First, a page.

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Kamath 2012 Abstract IOC72

From Bioblast
Kamath VG, Lizenby ZJ, Adusumilli VRKR, Hsiung CH, McKee EE (2012) Measuring mitochondrial OXPHOS as a nucleoside reverse transcriptase inhibitor induced cardiac toxicity endpoint. Mitochondr Physiol Network 17.13.

Link: IOC72 Open Access

Kamath VG, Lizenby ZJ, Adusumilli VRKR, Hsiung CH, McKee EE (2012)

Event: IOC72

Vasudeva Gurupur Kamath

Metabolic complications resulting in cardiomyopathy are associated with long-term treatment of nucleoside reverse transcriptase inhibitors (NRTIs) [1]. While mitochondrial toxicity is thought to be a major underlying cause, the molecular mechanism(s) are still ambiguous. Substantial amount of work in the area of NRTI toxicity has clearly indicated the loss of quality and the function of mitochondria as a result of long-term NRTI exposure [2]. Oxidative phosphorylation as an endpoint of toxicity measurements in these studies has not been adequately addressed. Oxidative phosphorylation is an important component of cellular bioenergetics, which is explored comprehensively to resolve the mechanisms of energy transduction in the mitochondrial electron transport system (ET-pathway) and examine different modes of mitochondrial respiratory control. In mitochondrial pathophysiology, maximal mitochondrial respiration in the coupled state is measured for quantitative determination of OXPHOS. In the current investigation our area of interest is in identifying mitochondrial toxicity targets i.e. OXPHOS, ET-pathway and mechanisms leading to cardiac toxicity. The adult male and female rats were chronically exposed to a commonly used NRTI in HIV treatment, by providing Azidothymidine (AZT) in the drinking water for six months. At the end of the study, rats were subjected to an echocardiogram. Mild changes were observed in the ECHO data suggesting impaired cardiac function in AZT treated rats. The respiratory control rates and electron transport chain capacity of mitochondria isolated from these rat hearts were studied polarographically using a high resolution respirometer. Although there were marginal differences observed among control rats and AZT treated rat mitochondrial OXPHOS, no level of significant difference was established. The glitches faced in determining the OXPHOS using isolated rat heart mitochondria will be presented and some of the interesting findings which were observed will also be discussed. Taken together, the data suggest that cardiac toxicity in a chronic treatment regimen of male and female rats involving AZT may not be associated with mitochondrial toxicity involving OXPHOS mechanism.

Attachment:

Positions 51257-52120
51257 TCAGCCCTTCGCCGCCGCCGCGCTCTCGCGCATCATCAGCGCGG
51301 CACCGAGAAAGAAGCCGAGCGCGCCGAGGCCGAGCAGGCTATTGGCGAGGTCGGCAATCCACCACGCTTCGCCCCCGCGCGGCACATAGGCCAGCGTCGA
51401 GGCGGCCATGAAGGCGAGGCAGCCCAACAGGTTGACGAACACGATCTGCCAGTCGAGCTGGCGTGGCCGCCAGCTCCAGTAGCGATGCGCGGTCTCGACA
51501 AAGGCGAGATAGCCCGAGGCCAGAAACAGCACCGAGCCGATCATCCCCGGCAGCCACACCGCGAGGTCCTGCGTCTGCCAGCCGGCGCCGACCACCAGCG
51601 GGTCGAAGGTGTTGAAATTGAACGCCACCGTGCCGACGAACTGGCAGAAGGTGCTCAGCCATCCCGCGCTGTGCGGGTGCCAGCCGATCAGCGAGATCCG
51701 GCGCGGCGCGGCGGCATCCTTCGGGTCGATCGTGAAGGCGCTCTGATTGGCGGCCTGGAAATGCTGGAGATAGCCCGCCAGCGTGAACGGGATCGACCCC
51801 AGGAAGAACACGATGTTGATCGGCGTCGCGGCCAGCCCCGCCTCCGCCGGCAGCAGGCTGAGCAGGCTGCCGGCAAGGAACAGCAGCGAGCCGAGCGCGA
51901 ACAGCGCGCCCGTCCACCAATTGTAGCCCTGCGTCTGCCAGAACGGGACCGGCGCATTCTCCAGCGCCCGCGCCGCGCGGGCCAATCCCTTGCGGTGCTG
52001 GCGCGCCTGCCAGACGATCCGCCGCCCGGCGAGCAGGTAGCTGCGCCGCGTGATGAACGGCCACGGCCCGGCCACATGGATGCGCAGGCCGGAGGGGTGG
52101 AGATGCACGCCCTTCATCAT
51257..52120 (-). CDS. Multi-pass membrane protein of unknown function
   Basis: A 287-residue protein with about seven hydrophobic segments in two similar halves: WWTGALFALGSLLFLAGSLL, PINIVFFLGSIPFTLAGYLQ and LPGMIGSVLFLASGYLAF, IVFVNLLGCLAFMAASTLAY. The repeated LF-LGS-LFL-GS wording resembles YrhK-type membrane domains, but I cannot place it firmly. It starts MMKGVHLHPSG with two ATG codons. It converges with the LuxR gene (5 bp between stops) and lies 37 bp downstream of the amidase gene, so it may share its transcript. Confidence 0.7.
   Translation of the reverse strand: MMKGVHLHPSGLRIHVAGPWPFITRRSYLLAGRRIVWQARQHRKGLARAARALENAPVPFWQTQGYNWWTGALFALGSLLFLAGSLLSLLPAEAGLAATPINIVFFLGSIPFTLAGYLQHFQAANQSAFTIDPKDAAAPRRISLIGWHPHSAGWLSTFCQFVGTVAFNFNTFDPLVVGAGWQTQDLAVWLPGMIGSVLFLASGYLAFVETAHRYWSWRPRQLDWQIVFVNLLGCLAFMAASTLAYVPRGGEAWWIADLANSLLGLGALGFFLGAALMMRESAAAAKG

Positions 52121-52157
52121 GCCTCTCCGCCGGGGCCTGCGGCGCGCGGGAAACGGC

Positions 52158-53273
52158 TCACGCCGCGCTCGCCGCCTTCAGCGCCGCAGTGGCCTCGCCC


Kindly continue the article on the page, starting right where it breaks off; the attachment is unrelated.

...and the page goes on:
[1] Balcarek K, Venhoff N, Deveaud C, Beauvoit B, Bonnet J, Kirschner J, Venhoff AC, Lebrecht D, Walker UA (2010) Role of pyrimidine depletion in the mitochondrial cardiotoxicity of nucleoside analogue reverse transcriptase inhibitors. J Acquir Immune Defic Syndr 55: 550-557

[2] Divi RL, Einem TL, Fletcher SL, Shockley ME, Kuo MM, St Claire MC, Cook A, Nagashima K, Harbaugh SW, Harbaugh JW, Poirier MC (2010) Progressive mitochondrial compromise in brains and livers of primates exposed in utero to nucleoside reverse transcriptase inhibitors (NRTIs). Toxicol Sci 118: 191-201 Open Access

β€’ Keywords: Nucleoside reverse transcriptase inhibitors, Azidothymidine


Organism: Rat 

Preparation: Isolated mitochondria 

Coupling state: LEAK, OXPHOS, ET 

HRR: Oxygraph-2k 

Affiliations and author contributions

College of Medicine, Central Michigan University, Mount Pleasant, Michigan, USA; Email: [email protected]